Tim Scott could save the Republican Party from itself.
All they have to do is listen to him ... and think every now and then.
Last week, South Carolina’s junior senator nixed President Trump’s latest nominee for a federal judgeship — the second one Scott has torpedoed this year.
The president nominated Thomas Farr on the recommendation of North Carolina’s two Republican senators, so this isn’t entirely on Trump. Although a little executive vetting would be nice.
See, Farr is a Raleigh lawyer who, over the years, has been linked to any number of suspect attempts to suppress minority voting in North Carolina — gerrymandering, curbing early balloting, and an insidious Jesse Helms campaign stunt back in the day.
Any one of which makes him unworthy of a lifetime appointment to the federal bench. But Republican Senate leadership tried to get Farr confirmed anyway, and shamelessly courted Scott for his vote.
He chose, conversely, to do his homework. Scott interviewed Department of Justice investigators who had looked into Farr’s electoral tampering and finally concluded he couldn’t, in good conscience, support the nominee.
There’s a lesson here for the GOP. If they want to attract more African American voters, or change the widespread impression that they can only win by rigging elections, they should consider Scott’s opinion before nominating potential bigots.
Otherwise, fold up the big-tent rhetoric.
A bold statement
A principled decision like this may look a little strange, seeing as how rare they are in the halls of Congress. But conservatives need not question Scott’s allegiance.
When Democrats said Sen. Jeff Sessions’ past was filled with too much racial controversy to be attorney general, Scott invited his then-colleague to Charleston and got to know him. Ultimately, he voted to confirm Sessions.
As he did Supreme Court nominee Brett Kavanaugh.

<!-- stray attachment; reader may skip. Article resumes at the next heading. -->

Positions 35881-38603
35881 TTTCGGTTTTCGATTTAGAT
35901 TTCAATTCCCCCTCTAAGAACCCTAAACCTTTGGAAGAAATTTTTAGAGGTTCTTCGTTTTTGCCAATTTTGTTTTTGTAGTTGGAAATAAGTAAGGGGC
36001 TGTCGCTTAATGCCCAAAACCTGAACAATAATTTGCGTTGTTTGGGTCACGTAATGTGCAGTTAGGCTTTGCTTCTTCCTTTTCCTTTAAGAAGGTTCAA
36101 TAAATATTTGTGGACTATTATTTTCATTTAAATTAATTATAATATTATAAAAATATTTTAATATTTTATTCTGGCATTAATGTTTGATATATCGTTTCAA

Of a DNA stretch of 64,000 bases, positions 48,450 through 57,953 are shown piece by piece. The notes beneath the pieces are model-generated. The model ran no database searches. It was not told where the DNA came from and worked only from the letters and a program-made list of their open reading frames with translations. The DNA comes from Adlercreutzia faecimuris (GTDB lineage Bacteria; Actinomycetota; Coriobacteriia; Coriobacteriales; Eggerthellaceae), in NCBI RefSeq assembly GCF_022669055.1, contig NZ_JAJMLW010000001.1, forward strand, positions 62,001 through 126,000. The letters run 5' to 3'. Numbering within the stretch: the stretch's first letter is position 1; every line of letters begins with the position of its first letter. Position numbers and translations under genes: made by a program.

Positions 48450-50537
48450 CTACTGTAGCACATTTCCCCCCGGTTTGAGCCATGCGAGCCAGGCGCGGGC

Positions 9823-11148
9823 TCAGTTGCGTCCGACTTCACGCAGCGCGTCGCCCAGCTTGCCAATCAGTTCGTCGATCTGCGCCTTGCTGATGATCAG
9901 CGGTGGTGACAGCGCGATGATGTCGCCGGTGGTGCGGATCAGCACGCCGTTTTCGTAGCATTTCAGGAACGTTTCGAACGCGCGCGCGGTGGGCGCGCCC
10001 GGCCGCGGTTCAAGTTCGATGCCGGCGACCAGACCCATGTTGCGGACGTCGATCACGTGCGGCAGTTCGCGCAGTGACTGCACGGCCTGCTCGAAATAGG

Scott, the only black Republican in the United States Senate, doesn’t buck his party often, but he does his homework and simply isn’t going to condone virulent racism.
He criticized the president’s tone-death “both sides” remark after a rally of neo-Nazis ended with a woman’s death in in Charlottesville, Virgina. And he’s spoken the truth about discrimination to his colleagues on the Senate floor.
Scott is doing his best to drag his party into the 21st century, and it would do well to pay attention.
Because Scott isn’t that rare an outlier. Many African Americans are fundamentally conservative, but have a hard time casting a ballot for a party that so frequently panders to racists.
Farr is a prime example. He’s the lawyer who defended North Carolina’s voter ID law that a federal appeals court said targeted African Americans “with almost surgical precision.”
He also defended legislative districts that federal courts declared too gerrymandered to meet Voting Rights Act standards.
And he was an attorney for Sen. Jesse Helms’ campaign when it was investigated for sending intimidating postcards to black voters warning they might be arrested if they tried to cast ballots.
Farr denied any part in that scheme, even called it appalling. But given his historical track record, it’s easy to see why Scott derailed his appointment.
Look away (from the past)
Back in the summer, Scott opposed a Trump judicial nominee who had published a number of racist screeds in college.
Which was also the right call on Scott's part.
Look, this isn’t difficult. There’s no shortage of conservative lawyers and state judges out there, so why do the Republicans keep tripping over themselves to nominate numbskulls to the federal bench?
It’s almost like they do it on purpose, “best people” be damned.
If the party simply wants to pander to deplorable people, it’s going to need more than a rigged electoral map to survive. As Scott said in his most diplomatic way.
“I am ready and willing to support strong candidates for our judicial vacancies that do not have lingering concerns about issues that could affect their decision-making process as a federal judge, and I am proud that Senate Republicans have confirmed judges at an historical rate over the past two years,” Scott said.
Know what happened after Scott released that statement? Other GOP senators suddenly grew a spine and said they had re-thought their support for Farr.
If they’d simply considered how Farr’s track record might look to Scott and others in the first place, they could've saved the GOP much embarrassment.
And perhaps its future.
Reach Brian Hicks at email@example.com.